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Sociodrama of a Diligent Church – 2


Should all religious communities be periodically assessed? Should they be only assessed in their practice or also in their founding principles? Are the claimed founding principles of a community always biblical or rather are they already an interpretation of the bible, mixed with some cultural conditioning elements? Are these cultural conditioning elements necessarily negative? Are they absolute? How should intrinsic and extrinsic evaluative perspectives be combined? Are continuous evaluations necessarily heterogeneous? Should a community be assessed only in its anomalies or also in its major virtues? Are sociological, developmental, psychological or cultural assessments always theologically irrelevant? Can a yearning call to “Sola Scriptura” or Evangelism skip such questions? Is a community identity definitive and always monolithic? Is a community identity secondary or irrelevant to its practice and mission?

All these questions, although stated in modern terms, are biblical questions. And we Adventists can claim to be biblical only if we take them seriously. We don’t become automatically biblical by distributing the Bible, superficially reading it or jealously defending the “Sola Scriptura” principle. And, in this sense, President Wilson’s “State of the Church” address paradoxically can hardly qualify as biblical even though he may abundantly reference and quote it.

All the previous critical questions are not only biblical, they are also Adventist. And, in this second sense, the president’s “State of the Church” address can hardly qualify as Adventist either, even though he abundantly references E.G. White. But responsibility is not only personal, it’s also institutional. The psychodrama of a heroic president becomes the sociodrama of a diligent and pragmatic church unable to ask these fundamental questions.  

Why might the presidential address hardly qualify as Adventist? Because the same critical questions listed above are introduced and articulated, even though in different language and often implicitly, by the prototypical Adventist book, “The Great Controversy”. We don’t become automatically Adventists by distributing or mechanically quoting it. Beyond keeping the licit Adventist forms and rituality, to be Adventist is rather a matter of keeping the original intentions, the original Spirit and above all, of asking the fundamental questions. This is the soul of Adventism.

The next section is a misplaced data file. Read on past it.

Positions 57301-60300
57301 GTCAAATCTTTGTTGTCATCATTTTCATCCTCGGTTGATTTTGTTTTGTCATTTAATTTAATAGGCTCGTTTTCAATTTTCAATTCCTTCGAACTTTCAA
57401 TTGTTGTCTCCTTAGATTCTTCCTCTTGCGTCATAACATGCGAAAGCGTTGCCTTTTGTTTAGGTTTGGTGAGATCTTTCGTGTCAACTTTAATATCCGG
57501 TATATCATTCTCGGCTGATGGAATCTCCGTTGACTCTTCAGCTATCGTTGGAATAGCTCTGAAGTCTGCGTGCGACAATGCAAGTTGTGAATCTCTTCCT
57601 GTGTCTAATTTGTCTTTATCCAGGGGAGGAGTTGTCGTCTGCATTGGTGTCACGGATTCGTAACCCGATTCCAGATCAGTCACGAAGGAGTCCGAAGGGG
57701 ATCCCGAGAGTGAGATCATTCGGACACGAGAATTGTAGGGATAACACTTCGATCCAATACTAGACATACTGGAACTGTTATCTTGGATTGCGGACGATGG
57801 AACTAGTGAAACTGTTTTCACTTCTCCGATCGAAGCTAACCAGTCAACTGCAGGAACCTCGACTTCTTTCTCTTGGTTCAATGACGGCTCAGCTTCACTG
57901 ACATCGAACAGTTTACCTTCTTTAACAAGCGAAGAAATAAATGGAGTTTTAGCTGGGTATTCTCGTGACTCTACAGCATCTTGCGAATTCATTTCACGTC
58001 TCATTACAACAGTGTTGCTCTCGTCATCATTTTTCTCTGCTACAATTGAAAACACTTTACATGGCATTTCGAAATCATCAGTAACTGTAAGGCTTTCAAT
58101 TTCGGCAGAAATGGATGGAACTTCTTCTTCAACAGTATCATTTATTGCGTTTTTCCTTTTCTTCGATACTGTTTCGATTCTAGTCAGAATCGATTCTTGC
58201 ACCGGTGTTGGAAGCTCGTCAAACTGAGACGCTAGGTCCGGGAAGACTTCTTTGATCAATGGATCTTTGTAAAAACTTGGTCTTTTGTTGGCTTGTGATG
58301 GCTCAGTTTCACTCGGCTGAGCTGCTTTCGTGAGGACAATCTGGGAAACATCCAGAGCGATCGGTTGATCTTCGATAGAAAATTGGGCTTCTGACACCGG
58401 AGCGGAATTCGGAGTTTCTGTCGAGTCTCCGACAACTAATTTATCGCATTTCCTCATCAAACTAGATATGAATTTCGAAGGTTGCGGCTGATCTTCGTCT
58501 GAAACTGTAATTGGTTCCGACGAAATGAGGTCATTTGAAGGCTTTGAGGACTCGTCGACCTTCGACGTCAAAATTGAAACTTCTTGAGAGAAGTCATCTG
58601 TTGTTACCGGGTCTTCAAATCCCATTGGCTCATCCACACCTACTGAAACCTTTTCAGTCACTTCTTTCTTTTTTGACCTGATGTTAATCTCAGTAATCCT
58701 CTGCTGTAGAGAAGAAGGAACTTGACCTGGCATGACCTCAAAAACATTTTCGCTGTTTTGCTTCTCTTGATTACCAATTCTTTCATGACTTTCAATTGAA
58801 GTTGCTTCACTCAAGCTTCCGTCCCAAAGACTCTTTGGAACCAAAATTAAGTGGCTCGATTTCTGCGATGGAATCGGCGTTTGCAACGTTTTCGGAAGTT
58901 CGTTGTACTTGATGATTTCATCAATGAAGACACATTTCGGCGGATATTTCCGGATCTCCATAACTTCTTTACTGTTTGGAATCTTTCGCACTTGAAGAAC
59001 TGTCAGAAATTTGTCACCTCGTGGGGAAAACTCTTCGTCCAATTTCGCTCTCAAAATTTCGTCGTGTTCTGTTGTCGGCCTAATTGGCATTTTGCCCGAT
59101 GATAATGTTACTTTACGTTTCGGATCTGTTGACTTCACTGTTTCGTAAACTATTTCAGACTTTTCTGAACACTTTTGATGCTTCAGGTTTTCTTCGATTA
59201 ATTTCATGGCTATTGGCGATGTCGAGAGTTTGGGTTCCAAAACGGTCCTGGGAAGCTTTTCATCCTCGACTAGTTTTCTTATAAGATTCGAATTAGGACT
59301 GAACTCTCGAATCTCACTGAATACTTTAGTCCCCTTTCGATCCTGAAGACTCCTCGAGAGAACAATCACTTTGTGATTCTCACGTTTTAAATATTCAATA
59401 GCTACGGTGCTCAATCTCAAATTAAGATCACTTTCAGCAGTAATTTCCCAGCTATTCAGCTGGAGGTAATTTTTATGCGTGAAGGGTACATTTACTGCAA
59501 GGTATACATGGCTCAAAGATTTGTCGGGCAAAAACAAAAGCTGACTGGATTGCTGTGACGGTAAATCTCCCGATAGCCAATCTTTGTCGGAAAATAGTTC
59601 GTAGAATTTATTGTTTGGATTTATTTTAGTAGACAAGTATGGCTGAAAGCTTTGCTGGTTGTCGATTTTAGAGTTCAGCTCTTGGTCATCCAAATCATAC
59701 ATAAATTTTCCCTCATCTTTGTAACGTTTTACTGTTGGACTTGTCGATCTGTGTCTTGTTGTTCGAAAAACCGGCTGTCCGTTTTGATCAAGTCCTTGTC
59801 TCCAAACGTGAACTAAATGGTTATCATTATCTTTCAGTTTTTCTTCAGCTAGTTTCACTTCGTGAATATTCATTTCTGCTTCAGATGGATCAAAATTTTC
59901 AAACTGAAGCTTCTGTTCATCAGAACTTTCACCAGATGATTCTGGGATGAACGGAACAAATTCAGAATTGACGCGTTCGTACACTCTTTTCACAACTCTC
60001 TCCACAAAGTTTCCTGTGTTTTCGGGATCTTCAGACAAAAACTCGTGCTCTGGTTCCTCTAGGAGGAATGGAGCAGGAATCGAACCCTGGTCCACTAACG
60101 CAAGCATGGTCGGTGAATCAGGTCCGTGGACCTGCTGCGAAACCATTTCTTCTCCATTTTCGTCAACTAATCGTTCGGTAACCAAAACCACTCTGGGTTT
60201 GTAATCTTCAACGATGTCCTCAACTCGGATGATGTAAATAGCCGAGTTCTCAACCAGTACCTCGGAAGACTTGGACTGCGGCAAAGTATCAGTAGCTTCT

In this sense “The Great Controversy”, notwithstanding its difficult language, is a great book. A book that masterfully puts in perspective events, experiences, profiles or processes that would be otherwise either under or over-evaluated. And, what surely makes this book great is not its distribution by millions, or the militant but often superficial reading done by its adherents. Rather it is an intelligent and contextual interpretation of it. Reading is more important than distributing, and interpreting is always more relevant than mere reading.

As an example we will consider here a short and overlooked part of the book: the three introductory chapters. In these three chapters it elaborates both a descriptive phenomenology and a theological-cultural assessment of three main religious entities: Judaism, Christianity and the Papacy. This it does similarly to Franz Rosenzweig, in his difficult and demanding book “Der Stern der Erlosung” (The Star of Redemption). Let’s examine just two elements of this phenomenological description that are important also for Adventism today.

The first important structural lesson of this section is the assessment of all religious and cultural entities in face of both “God’s Word” and “Human History”. Although only three religious entities are addressed in the first part of the book this doesn’t mean that all those not mentioned can escape assessment. Just the opposite.  All present and future religious communities need to undergo the same process, Adventism included. In this sense the “Great Controversy” can’t become a book to just analyse other faith traditions. It’s also a book to analyse ourselves. The boasted “one hundred fifty million copies” distributed by the Adventist church through the years doesn’t only address others but also Adventism. And that is precisely what we are overlooking, distracted by distribution numbers.

The second important lesson of this section is that religious communities, as the three presented here, often fail and fall not by their anomalies but rather by their virtues. Judaism had a very long history of inattention to the “Torah”, even though the “Torah” represented the very core of their religion. When they finally learned to pay attention to it after suffering the exile, this very virtue conditioned and even pushed them to make a far worse mistake – overlooking, then rejecting the Messiah. This is what could be called the paradox of a virtue. Even virtues are not absolute in this sense. They must be assessed and judged by their results. But that is what virtues hate the most. Virtuous communities can easily become more dangerous than others because they can claim the perfect alibi to avoid correction.